The Gryphons of St Mark’s Basilica.
A stone sculpture of a gryphon can be seen on the exterior of the Basilica.
When you enter St. Mark’s Basilica in Venice for the first time, you tend to look up and admire the 4000 square meters of sparkling mosaics; covering the domes and arches of the ceiling.
However, the floor is also like walking on an amazing work of art, made with polychrome marble tiles.
In the floor of the St. Mark’s Basilica, there are many geometric figures and various animals, which have mostly a symbolic function; such as eagles (divine wisdom), peacocks (rebirth) and herons (sacrifice of Jesus Christ).
There are also some gryphons, characterised by having the body of a lion and the head and wings of an eagle.
The Hippogryph (Hippogriff): a Horse (Mare) – Gryphon Hybrid
According to ancient Greek legend, gryphons mated with horses, producing a creature called a “hippogryph”. It had the front half of an eagle and the hind of a horse.
The second recorded mention was made by the Latin poet Virgil in his Eclogues. It was used by Ludovico Ariosto in his Orlando Furioso, at the beginning of the 16th century. Within the poem, the hippogryph is a steed born of a mare and a griffin; is extremely fast and is presented as being able to fly around the world and to the Moon. It is ridden by magicians and the wandering knight Ruggiero (Roger), who, from the creature’s back, frees the beautiful Angelica (Angelique).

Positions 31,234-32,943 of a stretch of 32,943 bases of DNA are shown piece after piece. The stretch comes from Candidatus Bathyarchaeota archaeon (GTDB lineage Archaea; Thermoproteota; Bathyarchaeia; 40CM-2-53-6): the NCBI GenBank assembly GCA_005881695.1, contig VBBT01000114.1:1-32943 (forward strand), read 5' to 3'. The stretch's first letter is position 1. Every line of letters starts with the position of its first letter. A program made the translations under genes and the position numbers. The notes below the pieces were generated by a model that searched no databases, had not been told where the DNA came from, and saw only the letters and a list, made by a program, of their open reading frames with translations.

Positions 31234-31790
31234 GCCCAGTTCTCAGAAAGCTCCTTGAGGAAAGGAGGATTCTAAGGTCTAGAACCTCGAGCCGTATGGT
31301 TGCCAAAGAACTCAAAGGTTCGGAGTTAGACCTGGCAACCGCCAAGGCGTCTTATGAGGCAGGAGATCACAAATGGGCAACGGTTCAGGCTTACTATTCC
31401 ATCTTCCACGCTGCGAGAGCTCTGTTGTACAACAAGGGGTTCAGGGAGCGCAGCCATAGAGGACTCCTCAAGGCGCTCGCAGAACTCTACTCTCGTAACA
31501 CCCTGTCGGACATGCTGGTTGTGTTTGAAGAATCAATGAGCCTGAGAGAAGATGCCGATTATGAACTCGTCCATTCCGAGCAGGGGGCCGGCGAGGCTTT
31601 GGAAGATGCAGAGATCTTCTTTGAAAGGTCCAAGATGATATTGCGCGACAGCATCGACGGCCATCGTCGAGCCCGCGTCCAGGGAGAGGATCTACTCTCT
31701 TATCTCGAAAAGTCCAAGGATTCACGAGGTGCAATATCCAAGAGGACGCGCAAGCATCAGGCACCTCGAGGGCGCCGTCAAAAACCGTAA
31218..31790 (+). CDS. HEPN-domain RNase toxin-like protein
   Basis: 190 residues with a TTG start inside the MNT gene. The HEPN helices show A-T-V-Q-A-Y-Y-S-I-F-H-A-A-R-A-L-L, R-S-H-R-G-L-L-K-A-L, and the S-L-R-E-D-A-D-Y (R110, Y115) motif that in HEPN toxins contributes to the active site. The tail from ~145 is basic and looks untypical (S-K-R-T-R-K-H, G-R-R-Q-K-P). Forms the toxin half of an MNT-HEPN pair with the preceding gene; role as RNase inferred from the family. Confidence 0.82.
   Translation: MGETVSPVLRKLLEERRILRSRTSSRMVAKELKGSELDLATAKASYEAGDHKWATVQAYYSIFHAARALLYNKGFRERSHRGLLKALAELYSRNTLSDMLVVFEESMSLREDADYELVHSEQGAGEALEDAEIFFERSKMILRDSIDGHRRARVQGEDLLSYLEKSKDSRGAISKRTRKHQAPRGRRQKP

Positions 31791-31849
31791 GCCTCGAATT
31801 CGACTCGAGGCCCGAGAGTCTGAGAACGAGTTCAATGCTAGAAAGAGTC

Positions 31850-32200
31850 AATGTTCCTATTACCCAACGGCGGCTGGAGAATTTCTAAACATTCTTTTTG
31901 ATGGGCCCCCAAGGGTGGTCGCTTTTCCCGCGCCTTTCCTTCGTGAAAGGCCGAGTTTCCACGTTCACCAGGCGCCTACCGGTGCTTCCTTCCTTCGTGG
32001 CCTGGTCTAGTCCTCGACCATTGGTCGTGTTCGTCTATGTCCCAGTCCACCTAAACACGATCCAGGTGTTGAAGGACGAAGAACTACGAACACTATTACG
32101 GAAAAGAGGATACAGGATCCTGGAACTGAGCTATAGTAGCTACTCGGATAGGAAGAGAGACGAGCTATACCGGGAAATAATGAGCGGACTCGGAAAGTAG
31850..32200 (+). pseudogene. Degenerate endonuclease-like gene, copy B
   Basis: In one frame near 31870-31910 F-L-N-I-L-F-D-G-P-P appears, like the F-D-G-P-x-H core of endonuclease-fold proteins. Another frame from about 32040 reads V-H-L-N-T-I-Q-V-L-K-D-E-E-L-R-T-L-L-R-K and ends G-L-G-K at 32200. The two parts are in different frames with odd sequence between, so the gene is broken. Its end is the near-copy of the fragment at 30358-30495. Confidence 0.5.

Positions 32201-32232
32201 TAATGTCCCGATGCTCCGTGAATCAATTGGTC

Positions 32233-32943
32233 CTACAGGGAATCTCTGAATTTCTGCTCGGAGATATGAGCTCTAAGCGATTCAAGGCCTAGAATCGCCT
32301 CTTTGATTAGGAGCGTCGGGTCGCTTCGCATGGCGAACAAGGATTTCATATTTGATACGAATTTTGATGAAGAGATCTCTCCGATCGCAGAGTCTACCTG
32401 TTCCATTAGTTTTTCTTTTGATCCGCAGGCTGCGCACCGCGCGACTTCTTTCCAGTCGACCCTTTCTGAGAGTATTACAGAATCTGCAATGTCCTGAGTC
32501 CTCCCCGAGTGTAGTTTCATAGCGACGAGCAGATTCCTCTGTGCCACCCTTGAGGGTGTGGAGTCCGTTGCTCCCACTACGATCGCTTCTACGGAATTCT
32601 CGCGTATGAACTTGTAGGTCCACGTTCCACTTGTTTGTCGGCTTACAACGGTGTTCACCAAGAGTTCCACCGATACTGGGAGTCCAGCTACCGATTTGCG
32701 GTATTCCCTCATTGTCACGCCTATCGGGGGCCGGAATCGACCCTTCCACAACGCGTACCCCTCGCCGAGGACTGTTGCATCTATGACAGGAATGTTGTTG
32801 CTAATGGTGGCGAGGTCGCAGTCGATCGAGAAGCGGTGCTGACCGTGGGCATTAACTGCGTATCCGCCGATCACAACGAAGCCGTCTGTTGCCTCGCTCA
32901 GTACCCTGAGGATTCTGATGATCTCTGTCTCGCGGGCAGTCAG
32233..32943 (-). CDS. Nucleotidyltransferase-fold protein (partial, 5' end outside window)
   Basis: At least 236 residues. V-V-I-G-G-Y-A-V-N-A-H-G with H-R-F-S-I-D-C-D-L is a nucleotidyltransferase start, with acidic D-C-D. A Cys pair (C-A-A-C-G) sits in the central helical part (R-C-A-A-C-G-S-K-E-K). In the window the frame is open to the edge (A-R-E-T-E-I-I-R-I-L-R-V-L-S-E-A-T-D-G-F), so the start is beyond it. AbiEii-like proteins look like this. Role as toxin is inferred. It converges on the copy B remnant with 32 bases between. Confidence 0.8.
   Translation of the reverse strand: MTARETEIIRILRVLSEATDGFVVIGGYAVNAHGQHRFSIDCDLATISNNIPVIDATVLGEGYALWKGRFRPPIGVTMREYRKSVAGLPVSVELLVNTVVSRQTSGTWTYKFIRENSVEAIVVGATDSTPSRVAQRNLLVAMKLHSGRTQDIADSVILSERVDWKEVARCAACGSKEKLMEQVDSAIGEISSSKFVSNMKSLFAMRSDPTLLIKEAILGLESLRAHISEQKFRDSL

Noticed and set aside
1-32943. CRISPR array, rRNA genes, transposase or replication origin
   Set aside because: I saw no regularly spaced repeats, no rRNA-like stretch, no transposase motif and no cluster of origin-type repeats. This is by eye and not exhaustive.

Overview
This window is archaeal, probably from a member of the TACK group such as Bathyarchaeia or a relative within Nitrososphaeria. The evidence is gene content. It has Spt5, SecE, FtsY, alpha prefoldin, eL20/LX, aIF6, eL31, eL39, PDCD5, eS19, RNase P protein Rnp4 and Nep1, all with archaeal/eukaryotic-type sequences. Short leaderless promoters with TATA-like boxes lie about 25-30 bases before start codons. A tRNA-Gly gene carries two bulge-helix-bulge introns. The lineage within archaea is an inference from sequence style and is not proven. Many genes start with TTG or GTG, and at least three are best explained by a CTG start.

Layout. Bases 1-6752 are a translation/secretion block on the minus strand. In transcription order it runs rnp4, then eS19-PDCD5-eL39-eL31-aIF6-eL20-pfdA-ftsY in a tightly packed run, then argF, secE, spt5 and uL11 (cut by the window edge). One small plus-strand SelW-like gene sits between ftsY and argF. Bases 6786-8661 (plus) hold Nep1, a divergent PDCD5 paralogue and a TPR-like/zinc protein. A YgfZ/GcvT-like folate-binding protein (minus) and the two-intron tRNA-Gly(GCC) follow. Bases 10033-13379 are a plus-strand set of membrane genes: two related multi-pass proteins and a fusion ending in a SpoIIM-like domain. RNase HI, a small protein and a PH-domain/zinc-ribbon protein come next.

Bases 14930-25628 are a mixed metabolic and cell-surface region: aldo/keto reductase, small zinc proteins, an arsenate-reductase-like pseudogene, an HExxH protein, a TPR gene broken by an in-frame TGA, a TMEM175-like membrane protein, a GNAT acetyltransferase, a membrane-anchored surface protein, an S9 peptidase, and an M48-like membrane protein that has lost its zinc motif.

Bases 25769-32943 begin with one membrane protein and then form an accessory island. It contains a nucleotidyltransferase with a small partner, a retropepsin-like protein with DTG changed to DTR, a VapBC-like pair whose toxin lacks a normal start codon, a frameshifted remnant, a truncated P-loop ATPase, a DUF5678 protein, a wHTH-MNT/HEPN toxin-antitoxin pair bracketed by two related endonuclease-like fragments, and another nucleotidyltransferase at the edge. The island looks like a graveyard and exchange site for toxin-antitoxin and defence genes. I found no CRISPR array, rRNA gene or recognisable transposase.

Sometimes depicted on coats of arms, the hippogryph became a subject of visual art in the 19th century, when it was often drawn by Gustave Doré.
RIGHT: Roger délivrant Angélique (1824) by Louis-Édouard Rioult depicts the scene of Orlando Furioso where Roger rescues Angélique, while riding on a hippogriff.
An example of a winged horse creature flanked by two gryphons, can be seen on the canal side of the Palazzo Morosini. You need to take a boat along the Rio del Santissimo, to view these amazing sculptures that decorate this side of the building.
Pegasus, the winged horse in Greek mythology, was said to be born from the blood of Medusa; after Perseus beheaded the monster. Where Pegasus’s hoof struck the ground of Mount Helicon, it caused water to flow forth. This “Horse Spring” (Hippocrene), would become identified with the source of poetic inspiration and its immortality. Pegasus was subsequently immortalised by Zeus, who turned him into the constellation Pegasus within the northern hemisphere. Ultimately, the winged horse would become the symbol of the “Primordial Tradition of Alchemy”, its flanks said to be made of gold – a reference to the Philosophers’ Gold; the ultimate aim of the “Great Work of Alchemy”.